Not all capital gains from financial investments are subject to taxation under the tax rules in South Korea, as the financial market here has seen more sophisticated products.
Futures and options, excluding four benchmarking Kospi 200 stocks, are not subject to taxation under the capital gains tax code. Income from sales of derivatives-linked securities face a dividend tax or exempt from taxation. The South Korean Supreme Court has a record of canceling capital gains taxation from short-selling activities.
Moreover, the definition of capital gains differs, by the length of time an investor has invested in the shares and the stock volume held.
This has left investors with room for unfair taxation. To salespeople of financial products, knowing how to take advantage of the tax arbitrage is regarded as a selling point.
Now that capital gains tax is under the limelight as a way to offset losses from securities transaction, there are growing calls to refurbish the capital gains tax rules here and redefine what is subject to taxation.
Benchmarking income tax system
Korea in June lowered securities transaction taxes by 0.05-0.2 percentage point, in its first major cut in over two decades. As a result, sales of stocks trading on major bourses -- Kospi and Kosdaq -- will be imposed a 0.25 percent securities transaction tax.
This allows equity investors to shed tax payment, imposed no matter whether they gained or lost from the investment.
Korean lawmakers -- Rep. Choi Woon-yeol of the ruling Democratic Party and Rep. Choo Kyung-ho of the main opposition Liberty Korea Party -- are looking to finalize their bills to abolish the securities transaction tax.
To offset shrinking revenue, the first step is to reform the capital gains tax and make the code simpler, said speakers at a recent parliamentary debate held in the National Assembly.
What stands in the way to do so is the code’s “positive system,” under which certain specified actions are merely subject to taxation, as well as a comprehensive income tax system, whose tax base consists of income, capital gains and legacies,” said Kang Nam-kyu, head of Seoul-based Gaon Law.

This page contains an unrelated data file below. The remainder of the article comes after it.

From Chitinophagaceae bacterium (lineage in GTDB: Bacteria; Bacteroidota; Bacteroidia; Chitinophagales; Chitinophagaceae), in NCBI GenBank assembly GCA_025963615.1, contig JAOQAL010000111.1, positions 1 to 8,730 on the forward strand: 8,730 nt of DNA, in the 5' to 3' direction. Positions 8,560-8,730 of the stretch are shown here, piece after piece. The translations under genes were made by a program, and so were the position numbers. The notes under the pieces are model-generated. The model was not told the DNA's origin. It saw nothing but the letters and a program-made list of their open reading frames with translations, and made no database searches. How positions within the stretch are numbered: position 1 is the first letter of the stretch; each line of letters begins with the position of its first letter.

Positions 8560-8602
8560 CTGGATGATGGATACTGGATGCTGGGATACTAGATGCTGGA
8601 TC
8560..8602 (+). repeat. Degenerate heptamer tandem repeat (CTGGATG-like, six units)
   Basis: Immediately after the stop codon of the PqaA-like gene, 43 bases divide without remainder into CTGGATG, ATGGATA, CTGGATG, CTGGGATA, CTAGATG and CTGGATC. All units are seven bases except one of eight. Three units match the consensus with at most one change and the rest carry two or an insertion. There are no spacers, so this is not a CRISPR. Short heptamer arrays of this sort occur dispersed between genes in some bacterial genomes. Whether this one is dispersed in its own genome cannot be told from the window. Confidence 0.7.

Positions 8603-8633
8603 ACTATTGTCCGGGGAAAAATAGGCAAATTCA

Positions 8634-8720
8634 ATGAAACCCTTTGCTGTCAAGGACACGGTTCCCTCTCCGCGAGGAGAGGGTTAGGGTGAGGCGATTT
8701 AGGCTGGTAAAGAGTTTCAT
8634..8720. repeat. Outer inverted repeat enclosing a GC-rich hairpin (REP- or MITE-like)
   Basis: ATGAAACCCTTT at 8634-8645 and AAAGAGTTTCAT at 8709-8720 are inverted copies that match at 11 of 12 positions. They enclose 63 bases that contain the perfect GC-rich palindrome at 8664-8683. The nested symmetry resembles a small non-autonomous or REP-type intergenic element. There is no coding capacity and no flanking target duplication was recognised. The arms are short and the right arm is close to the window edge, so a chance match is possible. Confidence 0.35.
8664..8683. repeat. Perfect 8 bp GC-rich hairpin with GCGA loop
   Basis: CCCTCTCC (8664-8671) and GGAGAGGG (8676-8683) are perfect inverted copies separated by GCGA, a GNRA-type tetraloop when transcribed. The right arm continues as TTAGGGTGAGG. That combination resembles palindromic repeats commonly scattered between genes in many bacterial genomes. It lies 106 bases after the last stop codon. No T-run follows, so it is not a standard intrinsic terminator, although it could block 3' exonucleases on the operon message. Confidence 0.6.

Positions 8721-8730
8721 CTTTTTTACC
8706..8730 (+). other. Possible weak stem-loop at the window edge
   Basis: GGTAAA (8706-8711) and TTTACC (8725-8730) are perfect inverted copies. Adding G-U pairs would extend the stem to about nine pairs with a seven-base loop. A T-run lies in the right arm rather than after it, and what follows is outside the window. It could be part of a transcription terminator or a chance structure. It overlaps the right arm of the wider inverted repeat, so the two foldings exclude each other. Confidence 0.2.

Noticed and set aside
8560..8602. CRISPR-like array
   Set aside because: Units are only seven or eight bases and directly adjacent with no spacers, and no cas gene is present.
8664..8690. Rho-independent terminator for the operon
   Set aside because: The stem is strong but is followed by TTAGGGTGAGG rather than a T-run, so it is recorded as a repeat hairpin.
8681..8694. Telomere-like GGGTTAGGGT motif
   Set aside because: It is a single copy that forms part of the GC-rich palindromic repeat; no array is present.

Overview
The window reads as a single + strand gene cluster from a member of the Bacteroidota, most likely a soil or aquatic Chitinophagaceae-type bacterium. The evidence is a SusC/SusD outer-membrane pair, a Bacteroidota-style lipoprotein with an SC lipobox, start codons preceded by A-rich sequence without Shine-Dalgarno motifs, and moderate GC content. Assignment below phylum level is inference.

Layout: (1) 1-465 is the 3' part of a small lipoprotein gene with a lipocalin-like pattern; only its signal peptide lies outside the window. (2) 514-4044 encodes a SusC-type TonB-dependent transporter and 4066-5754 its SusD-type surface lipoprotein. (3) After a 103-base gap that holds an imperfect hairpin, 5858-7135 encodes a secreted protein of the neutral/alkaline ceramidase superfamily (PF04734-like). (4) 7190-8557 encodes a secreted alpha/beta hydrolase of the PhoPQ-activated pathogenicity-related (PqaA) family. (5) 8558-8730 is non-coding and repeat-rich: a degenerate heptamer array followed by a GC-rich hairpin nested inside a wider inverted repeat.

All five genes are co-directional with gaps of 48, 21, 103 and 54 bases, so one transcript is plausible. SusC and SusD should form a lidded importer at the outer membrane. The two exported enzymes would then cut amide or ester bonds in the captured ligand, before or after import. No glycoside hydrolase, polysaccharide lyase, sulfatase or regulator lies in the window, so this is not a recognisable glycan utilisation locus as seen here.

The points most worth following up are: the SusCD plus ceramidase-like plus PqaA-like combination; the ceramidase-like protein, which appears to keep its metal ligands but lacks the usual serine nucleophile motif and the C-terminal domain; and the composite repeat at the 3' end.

“For investors, a lack of predictability in taxation is a big problem,” Kang said. “There is no neutrality in taxation principles here.”
Given the assumption that securities transaction tax is no longer at play in Korea, Kang raised the need to shift away from a “positive system” so that all income from financial investments -- ranging from equities to derivatives and properties, as well as interests and dividends -- are under a consolidated taxation standard.
“We need a general revamp in the way we tax financial investment,” Kang said, adding the way to do so would be close to a dual income tax system, which defines all forms of gains from financial income as net income along with wages and distinguishes the concept of net income from gross labor income.
Speakers, however, said the shift from a comprehensive income tax system into dual income tax system is “an ideal act.”
“The comprehensive income tax system here is associated with the state’s initiative to impose more taxes on the wealthy,” Kim said.
“In Japan, it took over a decade to abolish securities transaction tax and consolidate the source of taxation under the capital gains tax code,” said Kim Yong-min, head of Jin Finance & Tax Institute and professor at Yonsei University.
Will securities transaction tax perish?
Some other speakers during the debate, however, raised doubts whether the securities transaction tax will completely disappear in the nation.
From a tax collector’s perspective, rooting out securities transaction tax is not only difficult but also unreasonable.
An Jong-seok, senior fellow at Korea Institute of Public Finance, said income and transaction are two different sources of tax revenue in principle, and therefore cannot be replaced with one another.
Moreover, there is a limited scope for capital gains tax to serve as an alternative means of revenue, instead of the securities transaction tax.
“It is unlikely that the government’s revenue from capital gains tax will rise from foreign investors, as most of the countries have signed tax treaty agreements and therefore are exempt from the rule,” he said.
“It means, more retail investors in Korea will be bearing all the burden.”
A Korean government official said repealing the securities transaction tax rules is not an option.
“The government has not ever discussed the possibility of removing the securities transaction tax,” said Chang Young-kyu, who heads the Finance Tax Division at the Ministry of Economy and Finance. “We also doubt that the transaction tax has anything to do with stock market liquidity.”
By Son Ji-hyoung (email@example.com)